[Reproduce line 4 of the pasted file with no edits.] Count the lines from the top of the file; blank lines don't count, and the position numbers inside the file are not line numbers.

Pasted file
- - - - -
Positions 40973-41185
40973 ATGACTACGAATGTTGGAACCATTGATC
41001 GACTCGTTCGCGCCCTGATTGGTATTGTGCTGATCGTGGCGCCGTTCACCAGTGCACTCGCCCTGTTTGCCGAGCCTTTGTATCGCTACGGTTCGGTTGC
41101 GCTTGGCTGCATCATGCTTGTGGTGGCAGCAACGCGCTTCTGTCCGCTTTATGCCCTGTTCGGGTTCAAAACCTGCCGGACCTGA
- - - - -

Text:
41101 GCTTGGCTGCATCATGCTTGTGGTGGCAGCAACGCGCTTCTGTCCGCTTTATGCCCTGTTCGGGTTCAAAACCTGCCGGACCTGA